Are you a creative type, or do you tend to focus your energies on consuming? All of us of course naturally do both, and each form of functioning can be understood as essential to the other.
If we want to live a creative life, we must at least consume enough to meet our basic material needs. At the same time, we cannot consume very much without enabling creativity – on our part and especially that of people generally.
In my book, The Seven Keys of Natural Life, I discuss the importance of creative human life in some depth. And though creativity and consumption are both natural, and naturally circular, we have good reason to believe that creativity-focused life – or high creation/low consumption lifestyles – are superior overall.
All Of Us Live On A ‘Consumption-Creation’ Continuum
This is because creativity-oriented life tends to be more natural, satisfying, beneficial, intelligent, and sustainable than living patterns marked by high consumption levels, even ones with significant amounts of creativity. Put another way, life that is principally creative, especially when aligned with or focused on crucial natural needs, often produces greater personal and social health, or natural adaptivity, than other patterns of modern living.
I would like to acquaint you with these crucial ideas, and the discussion that follows will: 1) define consumption and creativity, 2) discuss their respective natural merits and limitations, and 3) make the case for personal and collective functioning that is highly creative and also attentively limits excessive – distracting, inhibiting, unhelpful, irrational, and unsustainable – consumption.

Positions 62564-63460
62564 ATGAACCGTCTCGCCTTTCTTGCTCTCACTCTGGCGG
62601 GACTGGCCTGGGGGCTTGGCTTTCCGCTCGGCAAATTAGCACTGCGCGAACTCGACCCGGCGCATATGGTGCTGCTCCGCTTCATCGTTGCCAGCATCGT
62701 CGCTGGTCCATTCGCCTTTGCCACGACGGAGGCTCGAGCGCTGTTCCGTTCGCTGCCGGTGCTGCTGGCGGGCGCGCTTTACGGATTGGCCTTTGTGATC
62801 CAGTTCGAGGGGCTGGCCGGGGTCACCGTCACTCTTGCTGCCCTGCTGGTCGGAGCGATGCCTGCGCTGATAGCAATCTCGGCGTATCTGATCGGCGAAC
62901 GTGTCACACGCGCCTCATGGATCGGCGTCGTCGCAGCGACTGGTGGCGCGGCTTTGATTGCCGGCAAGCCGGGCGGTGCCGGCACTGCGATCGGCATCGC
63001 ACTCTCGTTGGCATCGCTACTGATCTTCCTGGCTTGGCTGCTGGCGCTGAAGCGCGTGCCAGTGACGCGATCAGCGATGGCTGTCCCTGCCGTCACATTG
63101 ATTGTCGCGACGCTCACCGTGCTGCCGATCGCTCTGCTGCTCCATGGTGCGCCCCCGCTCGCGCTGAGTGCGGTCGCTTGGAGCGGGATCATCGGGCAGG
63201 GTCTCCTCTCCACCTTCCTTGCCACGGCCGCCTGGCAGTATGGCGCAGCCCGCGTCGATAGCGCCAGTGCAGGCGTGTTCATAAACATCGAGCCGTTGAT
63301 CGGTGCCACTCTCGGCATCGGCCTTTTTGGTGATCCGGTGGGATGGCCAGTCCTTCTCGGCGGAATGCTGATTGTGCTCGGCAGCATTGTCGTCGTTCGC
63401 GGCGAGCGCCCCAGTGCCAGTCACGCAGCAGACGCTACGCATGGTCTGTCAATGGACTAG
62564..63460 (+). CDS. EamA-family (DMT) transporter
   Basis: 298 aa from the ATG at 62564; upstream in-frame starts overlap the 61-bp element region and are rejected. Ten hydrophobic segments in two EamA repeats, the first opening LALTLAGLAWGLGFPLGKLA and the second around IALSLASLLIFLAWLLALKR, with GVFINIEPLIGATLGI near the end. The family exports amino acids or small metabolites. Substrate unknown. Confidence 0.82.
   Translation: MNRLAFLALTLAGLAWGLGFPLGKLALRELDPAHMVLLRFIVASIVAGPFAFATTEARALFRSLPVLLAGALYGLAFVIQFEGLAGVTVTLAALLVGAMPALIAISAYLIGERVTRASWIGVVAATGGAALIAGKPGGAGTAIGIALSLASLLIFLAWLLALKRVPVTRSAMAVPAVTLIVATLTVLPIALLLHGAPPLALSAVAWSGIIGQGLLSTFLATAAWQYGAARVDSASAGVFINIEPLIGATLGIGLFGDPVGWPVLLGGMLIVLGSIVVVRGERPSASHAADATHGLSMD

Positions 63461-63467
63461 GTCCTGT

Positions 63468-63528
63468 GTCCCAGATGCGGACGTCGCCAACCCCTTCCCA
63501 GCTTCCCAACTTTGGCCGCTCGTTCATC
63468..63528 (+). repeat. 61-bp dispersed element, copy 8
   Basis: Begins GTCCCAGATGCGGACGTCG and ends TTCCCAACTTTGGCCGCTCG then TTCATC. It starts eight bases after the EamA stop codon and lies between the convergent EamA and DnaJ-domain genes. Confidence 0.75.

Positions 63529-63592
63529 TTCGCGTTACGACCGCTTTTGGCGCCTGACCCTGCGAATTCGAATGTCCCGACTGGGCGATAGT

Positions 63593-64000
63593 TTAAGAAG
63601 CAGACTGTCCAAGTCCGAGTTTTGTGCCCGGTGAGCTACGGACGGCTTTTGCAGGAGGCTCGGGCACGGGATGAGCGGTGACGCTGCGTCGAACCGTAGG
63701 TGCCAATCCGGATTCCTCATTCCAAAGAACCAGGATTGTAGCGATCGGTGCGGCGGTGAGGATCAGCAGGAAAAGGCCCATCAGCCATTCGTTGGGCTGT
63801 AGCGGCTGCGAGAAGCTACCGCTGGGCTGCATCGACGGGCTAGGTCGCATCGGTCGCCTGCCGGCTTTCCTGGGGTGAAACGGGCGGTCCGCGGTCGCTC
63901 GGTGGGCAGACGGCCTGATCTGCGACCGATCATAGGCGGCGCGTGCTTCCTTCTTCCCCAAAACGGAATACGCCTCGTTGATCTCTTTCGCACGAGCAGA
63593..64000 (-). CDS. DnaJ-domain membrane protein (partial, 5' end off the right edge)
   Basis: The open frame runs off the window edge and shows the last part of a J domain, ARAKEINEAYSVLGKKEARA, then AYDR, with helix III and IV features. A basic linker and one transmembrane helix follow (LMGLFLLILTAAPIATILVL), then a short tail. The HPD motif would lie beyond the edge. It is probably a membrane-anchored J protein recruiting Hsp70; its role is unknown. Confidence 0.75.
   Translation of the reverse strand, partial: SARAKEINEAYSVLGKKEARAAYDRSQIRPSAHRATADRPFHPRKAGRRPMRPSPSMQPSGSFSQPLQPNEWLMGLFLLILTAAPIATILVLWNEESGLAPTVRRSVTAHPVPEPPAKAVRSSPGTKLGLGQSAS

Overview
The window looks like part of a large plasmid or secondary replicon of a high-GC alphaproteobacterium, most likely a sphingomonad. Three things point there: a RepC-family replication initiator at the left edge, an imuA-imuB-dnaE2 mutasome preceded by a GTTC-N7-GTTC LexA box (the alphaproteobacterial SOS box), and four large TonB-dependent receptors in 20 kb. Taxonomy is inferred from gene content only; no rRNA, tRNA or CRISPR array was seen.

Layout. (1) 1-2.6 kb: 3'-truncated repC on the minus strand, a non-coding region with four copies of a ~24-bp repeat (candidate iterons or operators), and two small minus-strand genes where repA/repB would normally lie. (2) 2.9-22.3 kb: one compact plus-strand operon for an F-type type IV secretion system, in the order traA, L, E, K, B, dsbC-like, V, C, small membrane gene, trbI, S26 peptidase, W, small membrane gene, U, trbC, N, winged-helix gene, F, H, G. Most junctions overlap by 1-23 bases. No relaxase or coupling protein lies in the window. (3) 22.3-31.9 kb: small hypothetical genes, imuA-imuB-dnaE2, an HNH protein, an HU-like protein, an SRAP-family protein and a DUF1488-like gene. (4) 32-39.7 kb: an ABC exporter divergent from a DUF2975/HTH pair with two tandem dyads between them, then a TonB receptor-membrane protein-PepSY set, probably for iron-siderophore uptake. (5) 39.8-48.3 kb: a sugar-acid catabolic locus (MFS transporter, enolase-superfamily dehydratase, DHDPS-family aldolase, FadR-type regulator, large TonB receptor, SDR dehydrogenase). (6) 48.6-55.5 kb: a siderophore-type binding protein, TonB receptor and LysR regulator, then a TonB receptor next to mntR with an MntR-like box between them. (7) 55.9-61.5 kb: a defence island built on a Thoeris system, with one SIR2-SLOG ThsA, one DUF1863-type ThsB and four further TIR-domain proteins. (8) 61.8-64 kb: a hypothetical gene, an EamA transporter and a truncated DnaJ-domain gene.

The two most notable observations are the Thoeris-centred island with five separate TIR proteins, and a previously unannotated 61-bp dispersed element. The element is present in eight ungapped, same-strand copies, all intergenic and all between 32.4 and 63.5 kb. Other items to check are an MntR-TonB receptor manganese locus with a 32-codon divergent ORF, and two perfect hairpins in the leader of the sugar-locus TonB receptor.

Consumption Versus Creation
You already may have a good idea what the words consumption and creation mean, and the very different forms of natural functioning they describe. Both involve the use of resources, but in dissimilar and even opposing ways. Consumption, in its essence, is the using of resources – from raw materials to finished goods and services, and even intangibles such as security and time – as they are presented or available to us.
By contrast, creation entails the use of resources in new or inventive ways – or the production of new value with them in the terminology of economists – resulting in the generation of transformed, more efficient, or more effective resources, goods, or conditions compared with earlier ones. (In this definition, resource use that does not increase value is technically not creation, regardless of our aim or intention.) Since both consumption and creation involve the use of resources, we might be tempted to think of them as equivalent in important regards, but this would overlook essential differences in each mode of natural functioning.